Very obviously, healthcare environments vary enormously and what may be reasonable to expect in a secure psychiatric unit may not be reasonable in a maternity or intensive care unit. Indeed, police officers have been known to make errors about where certain legal powers can apply – believing in some instances that section 5 MHA powers apply in Accident & Emergency Departments.  They absolutely don’t.


So this new paragraph now reminds us –

“The police should not be called to a hospital ward to use their section 136 powers. If the person is already an in-patient in hospital, a nurse, doctor or approved clinician should instead use their holding powers under section 5 if it is considered necessary to detain the person (see chapter 18). It may be appropriate for the police to attend a hospital if the person is in the grounds, or another public part of the hospital, such as a part of the accident and emergency department to which the public have access, in which case they may use section 136.”

It has been known that wards would ask for police officers to exercise emergency detentions on inpatient wards, often because it provides a way of then asking the officers to remain and prevent absconding. In one example, a person arrested for a minor offence became ill in police custody and was transferred to A&E before admission to a ward. The police knew exactly who the person was, where they lived and the offence was not so serious as to require the police to secure the person during medical treatment so it was being proposed to bail the person for investigation at a later date. The hospital staff asked the officers to then detain the person under s136 because they had reason to suspect the person would abscond and that they were in need of detention under the Act.  Officers refused to implement their detention power, rightly arguing that it was not ‘necessary’ (for the purposes of s136) because hospital staff had a full suite of powers available to them under the MHA to handle the situation.  It caused considerable disquiet and the involvement of managers on both sides.

This BLOG post was motivated by a former police officer who now works in NHS security asking a view on a situation: an elderly patient on a medical ward for medical treatment also presented with probelms in cognitive functioning of one kind or another and staff formed the view that an assessment for detention under the MHA should be done. Before this could be organised, the patient became distressed and agitated, attempted to leave the ward. The duty doctor decided to implement a holding power under s5(2) MHA and nurses attempted to keep the patient on the ward, but failed to manage the resistance offered. Hospital security were alerted who intercepted the patient at the main hospital door but after confirming that hte duty doctor had not yet completed the statutory form which accompanies the use of this holding power, allowed the patient to leave.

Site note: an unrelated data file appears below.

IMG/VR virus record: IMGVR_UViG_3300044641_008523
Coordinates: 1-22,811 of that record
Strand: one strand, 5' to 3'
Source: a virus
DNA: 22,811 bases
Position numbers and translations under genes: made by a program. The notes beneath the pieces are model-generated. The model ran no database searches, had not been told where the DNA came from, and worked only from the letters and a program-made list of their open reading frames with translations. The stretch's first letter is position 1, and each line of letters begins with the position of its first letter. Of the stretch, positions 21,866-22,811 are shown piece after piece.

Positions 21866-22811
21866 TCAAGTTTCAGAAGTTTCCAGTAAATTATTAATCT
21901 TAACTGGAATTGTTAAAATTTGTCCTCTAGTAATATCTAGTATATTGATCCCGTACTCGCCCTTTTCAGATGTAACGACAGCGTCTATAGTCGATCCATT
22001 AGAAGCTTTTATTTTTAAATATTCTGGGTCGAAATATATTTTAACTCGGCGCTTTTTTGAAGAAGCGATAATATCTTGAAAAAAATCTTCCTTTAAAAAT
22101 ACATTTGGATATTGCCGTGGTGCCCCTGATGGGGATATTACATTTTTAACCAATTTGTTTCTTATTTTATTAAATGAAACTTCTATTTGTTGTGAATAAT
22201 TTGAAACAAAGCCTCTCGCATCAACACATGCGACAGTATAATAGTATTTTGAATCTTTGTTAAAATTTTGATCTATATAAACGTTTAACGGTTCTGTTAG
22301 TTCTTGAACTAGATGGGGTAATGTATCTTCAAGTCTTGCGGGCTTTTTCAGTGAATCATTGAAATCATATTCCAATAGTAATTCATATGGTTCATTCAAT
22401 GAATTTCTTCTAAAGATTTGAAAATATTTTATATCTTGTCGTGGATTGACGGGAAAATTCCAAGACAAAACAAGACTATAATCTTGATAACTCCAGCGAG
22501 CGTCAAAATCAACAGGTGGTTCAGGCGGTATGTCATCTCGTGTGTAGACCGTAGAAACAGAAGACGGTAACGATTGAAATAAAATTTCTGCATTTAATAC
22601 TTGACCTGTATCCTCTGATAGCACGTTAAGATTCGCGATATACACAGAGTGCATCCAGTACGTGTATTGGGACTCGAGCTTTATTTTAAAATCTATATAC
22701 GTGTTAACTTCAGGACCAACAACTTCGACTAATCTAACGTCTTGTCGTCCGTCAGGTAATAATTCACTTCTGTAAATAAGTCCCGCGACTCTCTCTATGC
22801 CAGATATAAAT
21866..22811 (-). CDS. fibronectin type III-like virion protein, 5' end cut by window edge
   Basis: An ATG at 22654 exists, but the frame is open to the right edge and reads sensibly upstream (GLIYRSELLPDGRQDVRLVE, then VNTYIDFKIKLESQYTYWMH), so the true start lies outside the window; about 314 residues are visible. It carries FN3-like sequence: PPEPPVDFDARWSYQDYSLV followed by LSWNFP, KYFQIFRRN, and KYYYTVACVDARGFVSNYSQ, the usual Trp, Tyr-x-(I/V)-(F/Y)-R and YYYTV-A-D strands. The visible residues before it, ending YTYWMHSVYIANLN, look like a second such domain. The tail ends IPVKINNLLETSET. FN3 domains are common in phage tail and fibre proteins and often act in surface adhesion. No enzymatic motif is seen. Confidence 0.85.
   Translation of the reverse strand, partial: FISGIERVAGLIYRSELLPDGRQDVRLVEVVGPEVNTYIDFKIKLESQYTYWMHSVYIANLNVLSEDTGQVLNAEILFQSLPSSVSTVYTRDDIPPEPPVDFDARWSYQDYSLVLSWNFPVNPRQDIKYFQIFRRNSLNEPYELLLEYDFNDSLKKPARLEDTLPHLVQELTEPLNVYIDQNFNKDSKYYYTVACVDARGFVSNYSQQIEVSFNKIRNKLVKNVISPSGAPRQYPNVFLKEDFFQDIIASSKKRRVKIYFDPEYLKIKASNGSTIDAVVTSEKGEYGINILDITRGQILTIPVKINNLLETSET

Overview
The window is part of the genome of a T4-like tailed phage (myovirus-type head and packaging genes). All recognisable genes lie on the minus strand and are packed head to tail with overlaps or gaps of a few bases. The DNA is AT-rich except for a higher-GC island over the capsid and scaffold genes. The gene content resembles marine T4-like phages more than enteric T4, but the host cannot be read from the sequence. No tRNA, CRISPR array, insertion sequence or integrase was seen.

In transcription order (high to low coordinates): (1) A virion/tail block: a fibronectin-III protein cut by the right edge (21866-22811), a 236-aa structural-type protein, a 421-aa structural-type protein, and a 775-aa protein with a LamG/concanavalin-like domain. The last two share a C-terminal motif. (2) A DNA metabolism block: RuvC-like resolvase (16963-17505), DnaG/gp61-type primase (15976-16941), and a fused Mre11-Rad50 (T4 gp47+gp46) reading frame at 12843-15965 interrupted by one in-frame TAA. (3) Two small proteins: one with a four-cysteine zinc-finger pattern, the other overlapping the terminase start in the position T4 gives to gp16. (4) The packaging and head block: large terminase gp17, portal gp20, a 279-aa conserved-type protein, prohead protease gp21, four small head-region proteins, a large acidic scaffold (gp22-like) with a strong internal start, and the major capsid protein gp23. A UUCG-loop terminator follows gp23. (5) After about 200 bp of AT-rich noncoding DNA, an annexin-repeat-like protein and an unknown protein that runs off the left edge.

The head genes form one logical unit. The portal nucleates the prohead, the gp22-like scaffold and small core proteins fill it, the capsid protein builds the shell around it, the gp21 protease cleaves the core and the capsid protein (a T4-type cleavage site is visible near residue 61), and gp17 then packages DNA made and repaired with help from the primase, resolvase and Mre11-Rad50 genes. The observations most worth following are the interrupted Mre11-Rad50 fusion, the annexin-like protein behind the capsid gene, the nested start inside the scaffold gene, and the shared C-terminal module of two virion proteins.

Sounds outrageous doesn’t it? – security deliberately allowing a vulnerable person to leave hospital unescorted?!  I admit that’s what I thought and I sought validation for this instinct via a legal forum only to be quickly skooled by the AMHPs! Section 5(2) doesn’t take effect when the Doctor says they are doing it; it kicks in when the relevant report to the hospital manager has been ‘furnished’ by being handed to a relevant person or placed in the internal mail system.  Sounded highly unlikely to me but once I read the legal section for myself it was very obviously correct, however counter-intuitive it may sound to some.

So at the point where the person in our scenario suddenly tries to leave but it is believed that an application under the Mental Health Act may be required, how can they be held, pending the DR’s decision and / or the associated paperwork, which I’m informed takes only a few minutes?! You are back to other legal powers that we’ve discussed before: things like the Mental Capacity Act 2005, etc.. So we’re into quite precise territory here: details of mental health law that it may not be reasonable for police officers or security staff to know. It may well be the case that consumed in good faith by an instinct to keep people safe and ‘do the right thing’, that some decide to ensure the person remains safe by holding them, confident that the doctor is furiously writing that report and happy to rely upon section 139 of the Mental Health Act to keep them out of court.

In this latter scenario, the police found the person nearby and used section 136, removing the patient back to the ward for assessment. Can you hear a noise? – it could be the sound of acute hospital managers fainting that they acted as a Place of Safety!  You can almost hear the chorus reaching it’s climactic refrain – “But we’re not a Place of Safety: we’re not designated!”  Of course, keen legal eagles amongst you will already be aware that anywhere can legally act as a Place of Safety and that a vulnerable person with particular medical problems requiring inpatient care is obviously going to have to go back to the ward or to an A&E department – where else would you take them?! As long as the ward or A&E department agrees to receive them, they are then acting as a Place of Safety.

The main point here is to emphasise to those who may be involved: where the legal detention of inpatients is required and where that patient is on a ward, section 5 holding powers should be used and the police should not be relied upon to effect their emergency detention power. Accident & Emergency is a different environment and s136 can be relied upon there, where the grounds are met.   It may be necessary, on some occasions.


IMG_0053IMG_0052Winner of the President’s Medal from
the Royal College of Psychiatrists.

Winner of the Mind Digital Media Award.